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Gallstones

Question:

What was the treatment for your gallstones? Submit Your Comment

Comment from: Hannah, 25-34 Female (Patient) Published: January 21

I was diagnosed with gallbladder sludge via ultrasound and have a gallstone attack (lasts at least 6 hours) every few months when not pregnant and up to several times a week when pregnant. I am trying to avoid surgery so I take Ibuprofen when not pregnant, and Tylenol when pregnant, to treat the pain. Neither is very effective. I also take a shot of apple cider vinegar (ACV) or mix the ACV with water and lemon juice during the attack to try to relieve the pain. The shot seems to bring relief faster.

Comment from: MrsWatkins, 25-34 Female (Patient) Published: June 24

I've had my gallbladder removed over 9 years because of gallstones ago but since my surgery I still experience painful attacks, very similar to my gallbladder attacks. The only difference is now the attacks are not as severe (still very painful though) and they only last about 1/4 to maybe half as long as my gallbladder attacks did.

Comment from: Alba, 45-54 Female (Patient) Published: January 18

I was diagnosed in 2009 with gallstones after eating lots of white chocolate followed by a horrendous night of pain. Advice was to remove gallbladder or change diet. I opted to change and monitor my diet. However, I was not as vigilant. After 5 more extremely painful episodes, I realized that vomiting eased the symptoms within half an hour but was not a sustainable solution. The last episode in 2013 was so awful that I changed my diet radically, cutting out all fatty foods, oils, spicy dishes, etc. and I am pleased to state that I have not had another incident.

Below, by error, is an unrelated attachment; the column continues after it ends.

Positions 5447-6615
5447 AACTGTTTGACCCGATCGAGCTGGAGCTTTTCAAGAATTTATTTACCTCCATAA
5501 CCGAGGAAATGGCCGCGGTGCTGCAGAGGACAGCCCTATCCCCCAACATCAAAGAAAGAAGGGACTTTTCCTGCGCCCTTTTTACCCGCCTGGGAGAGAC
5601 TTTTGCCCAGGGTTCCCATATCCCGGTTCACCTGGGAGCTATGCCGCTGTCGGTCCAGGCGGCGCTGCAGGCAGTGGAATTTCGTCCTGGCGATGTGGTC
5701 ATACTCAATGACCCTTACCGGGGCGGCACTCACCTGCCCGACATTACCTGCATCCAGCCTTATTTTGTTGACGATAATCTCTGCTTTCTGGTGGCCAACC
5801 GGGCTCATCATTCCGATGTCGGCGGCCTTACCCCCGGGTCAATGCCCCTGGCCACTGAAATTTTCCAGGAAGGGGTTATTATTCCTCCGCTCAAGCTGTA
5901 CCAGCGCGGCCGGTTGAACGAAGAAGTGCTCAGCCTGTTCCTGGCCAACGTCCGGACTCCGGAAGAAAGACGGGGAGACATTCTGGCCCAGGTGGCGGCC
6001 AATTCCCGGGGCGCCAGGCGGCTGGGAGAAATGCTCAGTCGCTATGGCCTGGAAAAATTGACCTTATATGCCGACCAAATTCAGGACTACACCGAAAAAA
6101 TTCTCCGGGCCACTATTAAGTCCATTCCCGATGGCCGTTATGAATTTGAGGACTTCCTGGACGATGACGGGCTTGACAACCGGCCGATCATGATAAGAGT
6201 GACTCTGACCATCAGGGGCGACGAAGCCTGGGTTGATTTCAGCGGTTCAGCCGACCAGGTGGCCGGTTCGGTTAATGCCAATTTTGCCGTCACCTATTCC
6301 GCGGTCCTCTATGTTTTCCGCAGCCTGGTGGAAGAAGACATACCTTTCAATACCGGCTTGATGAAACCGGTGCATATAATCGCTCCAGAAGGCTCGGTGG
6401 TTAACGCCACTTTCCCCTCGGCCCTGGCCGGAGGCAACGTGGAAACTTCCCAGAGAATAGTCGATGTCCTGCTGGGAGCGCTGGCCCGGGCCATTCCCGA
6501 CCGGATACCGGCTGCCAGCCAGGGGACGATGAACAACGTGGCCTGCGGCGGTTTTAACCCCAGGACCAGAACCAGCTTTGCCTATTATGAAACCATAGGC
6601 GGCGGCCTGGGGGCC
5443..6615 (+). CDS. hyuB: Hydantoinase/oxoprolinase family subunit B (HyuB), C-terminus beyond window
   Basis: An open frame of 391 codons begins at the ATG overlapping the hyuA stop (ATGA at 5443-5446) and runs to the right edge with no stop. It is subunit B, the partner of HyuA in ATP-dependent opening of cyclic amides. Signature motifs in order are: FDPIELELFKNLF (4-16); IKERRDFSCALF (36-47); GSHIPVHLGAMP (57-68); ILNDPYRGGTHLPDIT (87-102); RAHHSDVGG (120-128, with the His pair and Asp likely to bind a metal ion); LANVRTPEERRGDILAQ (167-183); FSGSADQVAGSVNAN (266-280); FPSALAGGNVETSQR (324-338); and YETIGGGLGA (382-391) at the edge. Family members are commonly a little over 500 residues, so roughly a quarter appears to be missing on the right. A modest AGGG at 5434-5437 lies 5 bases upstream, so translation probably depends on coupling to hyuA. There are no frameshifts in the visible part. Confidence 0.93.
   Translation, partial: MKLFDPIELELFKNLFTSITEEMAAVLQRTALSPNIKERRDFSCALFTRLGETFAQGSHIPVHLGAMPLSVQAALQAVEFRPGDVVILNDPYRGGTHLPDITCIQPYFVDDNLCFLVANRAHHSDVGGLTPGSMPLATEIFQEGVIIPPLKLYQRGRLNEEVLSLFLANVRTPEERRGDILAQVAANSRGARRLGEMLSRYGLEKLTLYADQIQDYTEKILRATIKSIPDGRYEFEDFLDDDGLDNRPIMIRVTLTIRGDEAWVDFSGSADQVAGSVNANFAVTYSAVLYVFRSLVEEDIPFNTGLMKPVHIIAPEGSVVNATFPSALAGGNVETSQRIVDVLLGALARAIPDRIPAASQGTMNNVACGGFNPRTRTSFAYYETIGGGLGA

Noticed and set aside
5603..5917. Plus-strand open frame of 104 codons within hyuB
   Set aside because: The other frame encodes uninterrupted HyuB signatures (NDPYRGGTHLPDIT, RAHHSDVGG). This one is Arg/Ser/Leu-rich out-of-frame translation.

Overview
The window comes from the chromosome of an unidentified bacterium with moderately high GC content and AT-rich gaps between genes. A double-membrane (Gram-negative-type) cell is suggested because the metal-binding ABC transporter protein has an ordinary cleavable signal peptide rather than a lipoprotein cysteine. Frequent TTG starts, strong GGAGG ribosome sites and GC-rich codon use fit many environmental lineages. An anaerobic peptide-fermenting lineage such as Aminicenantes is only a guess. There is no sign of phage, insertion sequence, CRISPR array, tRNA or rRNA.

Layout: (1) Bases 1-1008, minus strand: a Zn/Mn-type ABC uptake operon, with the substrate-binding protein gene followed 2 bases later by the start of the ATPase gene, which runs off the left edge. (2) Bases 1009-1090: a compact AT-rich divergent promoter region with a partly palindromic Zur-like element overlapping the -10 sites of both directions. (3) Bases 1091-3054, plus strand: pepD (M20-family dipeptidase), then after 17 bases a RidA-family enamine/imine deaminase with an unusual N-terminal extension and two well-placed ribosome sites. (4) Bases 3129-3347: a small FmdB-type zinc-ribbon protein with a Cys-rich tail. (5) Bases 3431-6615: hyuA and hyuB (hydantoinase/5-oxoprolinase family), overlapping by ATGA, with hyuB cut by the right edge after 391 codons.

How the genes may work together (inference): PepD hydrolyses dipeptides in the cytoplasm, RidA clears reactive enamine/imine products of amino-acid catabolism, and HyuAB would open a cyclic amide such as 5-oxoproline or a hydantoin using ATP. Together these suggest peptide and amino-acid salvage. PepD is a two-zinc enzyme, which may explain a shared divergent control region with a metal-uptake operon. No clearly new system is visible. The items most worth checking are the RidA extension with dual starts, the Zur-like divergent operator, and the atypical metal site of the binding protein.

Comment from: Rowell Santiago, 25-34 Male (Patient) Published: November 25

This cleanse treatment never worked at all. I tried to drink apple juice for 1 week, I made it as my regular drinking water but sad to say the gallstones never melted. In my second ultrasound the stones sizes is the same that's why my family decided to schedule me for operation. The operation is safe. Open cholecystectomy is almost free if you are a member of PhilHealth. If you want to have a faster recovery, say in 7 days you can eat your regular diet and walk and do light things, go for laparoscopic cholecystectomy.

Comment from: bloodblonde94, 19-24 Female (Patient) Published: February 05

I was diagnosed with gallstones in April of 2015 via ultrasound because of horrible upper stomach pain after eating fatty meals. I was sent to a surgeon who just suggested I remove the gallbladder. I have yet to do so, but my symptoms are worsening. I have had at least 2 major attacks where the upper stomach pain won't ease up for at least 30 minutes or longer, and I start sweating. These attacks happen mostly in the morning. Before I had any attacks, I would just get upper stomach and back pain (rib/shoulder blade area) after I ate or sometimes without eating at all, but it was relieved by sitting down and would go away. For my newer, severe attacks, I am currently trying apple cider vinegar (ACV). One tablespoon of ACV in a glass of water or whatever you prefer (I use Gatorade), seems to help a little bit. I am very much against surgery, especially since I have an enlarged liver for no apparent reason.

Comment from: Marc, 35-44 Male (Patient) Published: October 13

To get rid of gallstones I decided to try the liver and gallbladder cleansing.

Comment from: kenny/t, 65-74 Male Published: October 09

I had open stomach operation for removal of gallbladder in 2011. The reason for open stomach operation was because I had adhesions from previous surgeries. Afterward, I was sent back to the ward. My blood pressure was dangerously low at 60/30. I was rushed back to theatre and opened up found to have internal bleeding. Packing was put in to stop bleeding, and I was sent back to ICU. The next day, I went back to theatre and opened up again to take packing out. I was opened up three times in two days and spent 10 days in hospital.

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